C. elegans strains and culture conditions

C. elegans strains wild type Bristol N2, RNAi sensitive NL2099 rrf-3(pk1426), MT14480 set-11(n4488) II, NU1 bra-1(nk1) X, VC1213 gei-8(ok1671) III, MH2430 cbp-1(ku258) III and AZ212 unc-119(ed3) ruls32[unc-119(+) pie-1::GFP::H2B] III (Caenorhabditis elegans Genetic Center, University of Minnesota, USA) expressing GFP in fusion with H2B, as well as the mutant strains utx-1(3136) rescued with puts-1 UTX-1::GFP and C29F7.6 (jmjd-3.3) (kind gift from Dr. Lisa Salcini, BRIC, University of Copenhagen) were cultured using standard procedures at 20°C. RNA interference (RNAi) mediated depletion of genes present in the 257 gene large chromatin RNAi library (Source Bioscience Geneservice, Nottingham, UK) was performed by feeding in liquid culture with E. coli HT115(DE3) expressing double stranded RNA (dsRNA) from the plasmid vector L4440. The bacteria were grown overnight at 37°C in 600 µl LB medium including 50 µg/ml Carbencillin, induced with 4 mM IPTG at 37°C for one hour, pelleted and resuspended in 100 µl M9 buffer.

Synthetic lethality in C. elegans

C. elegans orthologs were identified through Wormbase or by Blast searches. Two parallel screens were performed in the reference C. elegans wild type N2 strain and in the RNAi sensitive rrf-3 mutant. A pilot study was performed to identify the VPA concentration that allowed the identification of synthetic lethal RNAi clones, as those giving severely arrested development in the presence of VPA, and VPA-sensitizers as those that relieved or suppressed the developmental arrest caused by VPA alone. Approximately 20 L1 larval stage worms were dispensed per well in 96-well flat-bottomed tissue culture plates containing 50 µl freshly induced bacteria. Plates were incubated with shaking at 20°C for 24 hours prior to addition of 15 mM VPA. Phenotypes were scored from 0–4 for developmental arrest 72 hours after RNAi exposure. 0 was defined as basal level arrest observed in untreated control worms, 1; worms arrested at L4, 2; arrested at L2-3, 3; arrested at L1 and 4; very few surviving L1 larvae. Positive hits were defined as those giving the same phenotype in 2 out of 3 experiments, in one or both strains. RNAi resulting in high levels of developmental arrest not reversed or increased by VPA were excluded from the study. The RNAi screen was validated using available mutants; approximately 50 L1 larva of the strains N2, set-11, bra-1, gei-8, cbp-1, utx-1and jmjd-3.3 mutant dispensed in M9 buffer including E.coli OP50 for 24 hours at 20°C prior to treatment with 0 mM, 1 mM or 5 mM VPA. After 72 hours of exposure to VPA the phenotypes were scored for survival of adults. Survival was scored and presented as the percentage of L1 that developed into adults after 72 hours from two independent replicates with at least 50 to 100 animals per data point.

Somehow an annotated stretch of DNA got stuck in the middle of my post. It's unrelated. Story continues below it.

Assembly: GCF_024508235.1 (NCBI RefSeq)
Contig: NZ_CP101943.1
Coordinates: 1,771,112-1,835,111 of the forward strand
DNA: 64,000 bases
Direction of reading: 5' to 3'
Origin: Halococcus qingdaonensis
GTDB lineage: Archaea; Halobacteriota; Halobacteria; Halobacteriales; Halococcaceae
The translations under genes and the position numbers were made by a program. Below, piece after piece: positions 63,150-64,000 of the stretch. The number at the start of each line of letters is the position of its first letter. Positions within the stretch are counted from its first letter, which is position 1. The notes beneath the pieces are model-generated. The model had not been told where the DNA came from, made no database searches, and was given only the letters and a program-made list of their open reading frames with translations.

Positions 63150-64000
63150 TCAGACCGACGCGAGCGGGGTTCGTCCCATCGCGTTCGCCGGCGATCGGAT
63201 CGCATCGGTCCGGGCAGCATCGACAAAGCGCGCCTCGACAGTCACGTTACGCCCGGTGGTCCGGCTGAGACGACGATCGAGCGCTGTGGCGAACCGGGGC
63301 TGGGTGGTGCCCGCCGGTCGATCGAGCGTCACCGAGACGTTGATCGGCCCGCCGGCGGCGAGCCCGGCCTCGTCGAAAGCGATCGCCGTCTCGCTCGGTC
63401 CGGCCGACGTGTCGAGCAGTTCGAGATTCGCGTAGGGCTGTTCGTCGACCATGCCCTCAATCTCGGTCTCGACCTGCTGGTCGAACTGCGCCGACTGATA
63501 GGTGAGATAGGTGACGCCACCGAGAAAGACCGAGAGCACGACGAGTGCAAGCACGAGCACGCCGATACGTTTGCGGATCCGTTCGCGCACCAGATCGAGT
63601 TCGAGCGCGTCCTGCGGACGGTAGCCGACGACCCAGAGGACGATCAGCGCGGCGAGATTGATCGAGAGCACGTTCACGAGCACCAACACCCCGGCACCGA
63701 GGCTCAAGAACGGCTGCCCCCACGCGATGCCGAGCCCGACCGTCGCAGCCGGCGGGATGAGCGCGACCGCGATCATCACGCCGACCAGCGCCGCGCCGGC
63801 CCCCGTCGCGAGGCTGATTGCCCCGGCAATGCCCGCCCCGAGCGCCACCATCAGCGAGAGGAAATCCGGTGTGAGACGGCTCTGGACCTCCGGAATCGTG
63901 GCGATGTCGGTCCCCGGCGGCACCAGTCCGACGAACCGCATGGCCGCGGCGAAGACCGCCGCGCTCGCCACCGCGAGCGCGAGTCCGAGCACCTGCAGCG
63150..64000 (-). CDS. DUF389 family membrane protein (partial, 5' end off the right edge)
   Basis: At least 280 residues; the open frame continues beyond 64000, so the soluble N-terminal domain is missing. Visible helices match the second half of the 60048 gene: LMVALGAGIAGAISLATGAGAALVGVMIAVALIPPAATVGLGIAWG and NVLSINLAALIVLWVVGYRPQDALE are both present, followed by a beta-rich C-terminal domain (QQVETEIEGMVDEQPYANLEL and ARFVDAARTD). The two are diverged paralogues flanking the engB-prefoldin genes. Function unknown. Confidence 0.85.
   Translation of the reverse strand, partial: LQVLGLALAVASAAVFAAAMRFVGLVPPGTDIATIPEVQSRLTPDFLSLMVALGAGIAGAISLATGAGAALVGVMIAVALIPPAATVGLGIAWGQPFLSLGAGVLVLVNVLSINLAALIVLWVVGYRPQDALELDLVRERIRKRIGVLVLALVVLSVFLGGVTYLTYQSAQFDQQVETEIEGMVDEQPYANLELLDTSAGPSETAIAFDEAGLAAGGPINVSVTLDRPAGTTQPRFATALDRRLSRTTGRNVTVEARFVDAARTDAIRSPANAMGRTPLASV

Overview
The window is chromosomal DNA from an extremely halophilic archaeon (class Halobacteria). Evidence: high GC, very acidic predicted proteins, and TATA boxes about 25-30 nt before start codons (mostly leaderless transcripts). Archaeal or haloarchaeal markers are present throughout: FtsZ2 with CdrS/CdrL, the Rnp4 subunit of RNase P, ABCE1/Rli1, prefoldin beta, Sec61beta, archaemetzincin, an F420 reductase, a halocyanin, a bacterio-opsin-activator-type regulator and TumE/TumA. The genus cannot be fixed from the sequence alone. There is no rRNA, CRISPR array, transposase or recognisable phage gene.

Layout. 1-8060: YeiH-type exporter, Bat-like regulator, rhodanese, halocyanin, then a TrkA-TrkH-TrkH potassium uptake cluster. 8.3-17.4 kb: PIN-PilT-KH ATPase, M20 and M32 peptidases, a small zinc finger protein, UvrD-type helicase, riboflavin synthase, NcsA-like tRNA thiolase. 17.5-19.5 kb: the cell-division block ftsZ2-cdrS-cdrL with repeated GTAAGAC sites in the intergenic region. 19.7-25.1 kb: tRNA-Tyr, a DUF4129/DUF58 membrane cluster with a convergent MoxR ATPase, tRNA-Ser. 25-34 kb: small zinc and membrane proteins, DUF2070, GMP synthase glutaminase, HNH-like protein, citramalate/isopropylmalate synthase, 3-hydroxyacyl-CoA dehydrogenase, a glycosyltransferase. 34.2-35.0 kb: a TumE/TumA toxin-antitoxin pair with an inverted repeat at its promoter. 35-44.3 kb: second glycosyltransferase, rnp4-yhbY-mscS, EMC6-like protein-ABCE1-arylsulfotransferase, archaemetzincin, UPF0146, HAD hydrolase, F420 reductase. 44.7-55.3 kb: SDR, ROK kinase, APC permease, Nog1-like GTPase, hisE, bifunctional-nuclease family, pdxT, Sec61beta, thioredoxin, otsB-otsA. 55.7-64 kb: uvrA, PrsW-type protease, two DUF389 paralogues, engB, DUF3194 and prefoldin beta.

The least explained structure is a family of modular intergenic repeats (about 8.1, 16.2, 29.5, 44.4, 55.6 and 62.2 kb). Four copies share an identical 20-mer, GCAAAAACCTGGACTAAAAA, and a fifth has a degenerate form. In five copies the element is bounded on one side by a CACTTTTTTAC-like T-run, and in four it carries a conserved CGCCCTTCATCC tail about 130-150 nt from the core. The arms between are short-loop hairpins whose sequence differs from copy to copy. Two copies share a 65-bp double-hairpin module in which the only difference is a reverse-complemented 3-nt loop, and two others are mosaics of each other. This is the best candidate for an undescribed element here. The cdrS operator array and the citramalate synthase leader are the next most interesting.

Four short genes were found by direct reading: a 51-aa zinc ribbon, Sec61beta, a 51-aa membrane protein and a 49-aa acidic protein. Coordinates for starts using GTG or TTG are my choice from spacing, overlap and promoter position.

C. elegans immunofluorescense

N2 or AZ212 L4 worms were subjected to RNAi and the mutant strain utx-1(3136) was fed with E. coli OP50 for one hour prior to co-exposure to 15 mM VPA for 24 hours. Gravid adults were dissected and embryos were transferred to polylysine-coated slide and frozen on dry ice for 20 minutes prior to fixation at −20°C for 10 minutes with methanol followed by acetone. Embryos were immunostained using the primary antibody Acetyl-Histone H4 (Lys8) 1:1500, primary antibody Di-Methyl-Histone H3 (Lys36) 1:1500 (both Cell Signaling Technology, Inc., Beverly, MA, USA), and secondary antibody donkey anti-rabbit alexa-555 1:1500 (Invitrogen, Carlsbad, USA) as described [29]. DAPI (200 ng/ml) (Invitrogen) was included for DNA staining prior to visualization using a LSM-510 METAMK14, 63×/1.4 oil objective Plan-Apochromat (Carl Zeiss MicroImaging GmbH, Goettingen, Germany), using the AxioVision Version 4.8.2 software. The degree of acetylation and methylation was scored as the percentage of 100-cell stage embryos with positive staining in two independent replicates with at least ten embryos per data point.

Human AML cell culture and cell death assay